Vortex Induced Motion (VIM) of multi-column floating platforms, such as Tension Leg Platform (TLP) and semi-submersible (SEMI), in current is well-acknowledged. Substantial VIM response of the multi-column floating platform may cause fatigue failure of mooring and riser systems, which can affect the normal operation of the platform.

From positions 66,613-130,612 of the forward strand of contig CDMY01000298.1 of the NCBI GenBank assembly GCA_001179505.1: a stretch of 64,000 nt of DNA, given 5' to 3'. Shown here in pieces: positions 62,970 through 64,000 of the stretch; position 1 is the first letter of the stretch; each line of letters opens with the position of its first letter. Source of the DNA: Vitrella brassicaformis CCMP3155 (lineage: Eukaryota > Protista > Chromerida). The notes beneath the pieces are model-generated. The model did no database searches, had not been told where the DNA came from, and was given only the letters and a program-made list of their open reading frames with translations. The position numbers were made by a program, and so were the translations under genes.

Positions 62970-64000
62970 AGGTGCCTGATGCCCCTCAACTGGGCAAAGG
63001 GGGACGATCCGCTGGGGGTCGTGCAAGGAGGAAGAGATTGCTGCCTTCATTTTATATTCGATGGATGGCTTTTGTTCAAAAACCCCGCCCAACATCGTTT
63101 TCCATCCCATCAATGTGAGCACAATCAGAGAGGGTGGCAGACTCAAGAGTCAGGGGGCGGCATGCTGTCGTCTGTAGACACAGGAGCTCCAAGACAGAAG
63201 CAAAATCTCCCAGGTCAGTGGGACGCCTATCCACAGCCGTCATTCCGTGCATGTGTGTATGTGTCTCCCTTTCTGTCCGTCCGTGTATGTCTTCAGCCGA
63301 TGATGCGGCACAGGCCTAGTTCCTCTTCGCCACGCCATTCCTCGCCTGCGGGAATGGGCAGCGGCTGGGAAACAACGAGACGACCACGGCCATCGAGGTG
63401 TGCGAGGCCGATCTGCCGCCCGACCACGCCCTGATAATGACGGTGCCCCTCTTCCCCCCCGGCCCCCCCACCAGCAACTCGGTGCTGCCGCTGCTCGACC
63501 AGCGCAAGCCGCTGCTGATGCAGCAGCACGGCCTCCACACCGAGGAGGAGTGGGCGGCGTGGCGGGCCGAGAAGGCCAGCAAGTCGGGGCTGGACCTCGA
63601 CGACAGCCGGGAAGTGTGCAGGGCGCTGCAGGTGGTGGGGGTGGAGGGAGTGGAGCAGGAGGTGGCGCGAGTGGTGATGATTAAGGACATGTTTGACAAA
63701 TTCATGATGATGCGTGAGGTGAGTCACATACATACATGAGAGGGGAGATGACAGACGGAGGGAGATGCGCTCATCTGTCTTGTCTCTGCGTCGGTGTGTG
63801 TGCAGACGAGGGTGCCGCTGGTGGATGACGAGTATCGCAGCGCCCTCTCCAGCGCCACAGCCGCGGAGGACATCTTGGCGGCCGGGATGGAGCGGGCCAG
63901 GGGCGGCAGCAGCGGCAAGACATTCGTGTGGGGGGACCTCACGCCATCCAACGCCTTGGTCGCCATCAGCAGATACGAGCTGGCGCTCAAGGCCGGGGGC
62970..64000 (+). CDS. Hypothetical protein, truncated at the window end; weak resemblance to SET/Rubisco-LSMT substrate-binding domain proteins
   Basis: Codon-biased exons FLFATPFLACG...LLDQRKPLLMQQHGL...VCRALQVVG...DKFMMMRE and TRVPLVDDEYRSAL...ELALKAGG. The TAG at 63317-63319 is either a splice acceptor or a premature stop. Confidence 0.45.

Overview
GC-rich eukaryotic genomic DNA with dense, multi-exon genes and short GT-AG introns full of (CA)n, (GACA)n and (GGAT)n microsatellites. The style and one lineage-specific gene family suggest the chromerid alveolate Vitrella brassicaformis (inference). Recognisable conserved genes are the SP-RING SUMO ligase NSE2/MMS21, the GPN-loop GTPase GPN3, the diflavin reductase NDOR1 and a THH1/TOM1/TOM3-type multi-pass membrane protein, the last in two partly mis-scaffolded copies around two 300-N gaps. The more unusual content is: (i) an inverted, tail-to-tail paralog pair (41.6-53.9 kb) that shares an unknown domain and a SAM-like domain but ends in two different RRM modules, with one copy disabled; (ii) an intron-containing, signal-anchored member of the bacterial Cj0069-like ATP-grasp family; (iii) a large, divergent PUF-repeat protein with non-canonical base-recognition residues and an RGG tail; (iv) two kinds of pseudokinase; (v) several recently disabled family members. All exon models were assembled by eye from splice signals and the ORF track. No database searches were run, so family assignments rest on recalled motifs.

The present paper focuses on the numerical investigation on VIM of a TLP with circular columns using Computational Fluid Dynamics (CFD). Sensitivity analyses (e.g., mesh size, the number of prism layers and time-step size) for the VIM responses of the TLP are conducted. The effects of the current heading and mooring stiffness on the VIM are investigated. The three degrees of freedom VIM responses (in-line, transverse and yaw responses) and corresponding amplitude spectra are computed and analyzed. Motion trajectories are plotted to understand the VIM behaviors. Regarding the effect of the current heading, the largest transverse response is examined at 15° current heading and the corresponding maximum nominal amplitude is around 0.43. The difference of the maximum nominal amplitudes between the cases at 0° and 15° current headings is less than 5%. For 15°, 30° and 45° current headings, the nominal transverse amplitudes decrease as the current heading increases in the lock-in range. For the four studied current headings, the maximum width of the lock-in range is found at 0° current heading and narrows as the current incidence increases. The largest yaw response is observed at 0° current heading and the maximum nominal amplitude is around 9.1°. Regarding the effect of the mooring stiffness, the lock-in ranges and the maximum nominal amplitudes of the transverse motions have little difference for the four mooring stiffnesses. The maximum nominal transverse and yaw responses are around 0.25 and 5.1°, respectively, which occur when the mooring stiffness reaches the maximum. The flow pattern analyses indicate that the flow interference between the upstream and downstream columns may have significant effects on the VIM responses and a stronger interference at the present spacing ratio may lead to a larger VIM response. The contours of the vertical vorticity in the horizontal plane show that the mean positions of the flow separation points are always on highest or lowest (in the transverse direction perpendicular to the current heading) points of the columns, which is the reason that the VIM trajectories for the TLP with circular columns are always along the direction perpendicular to the current heading.

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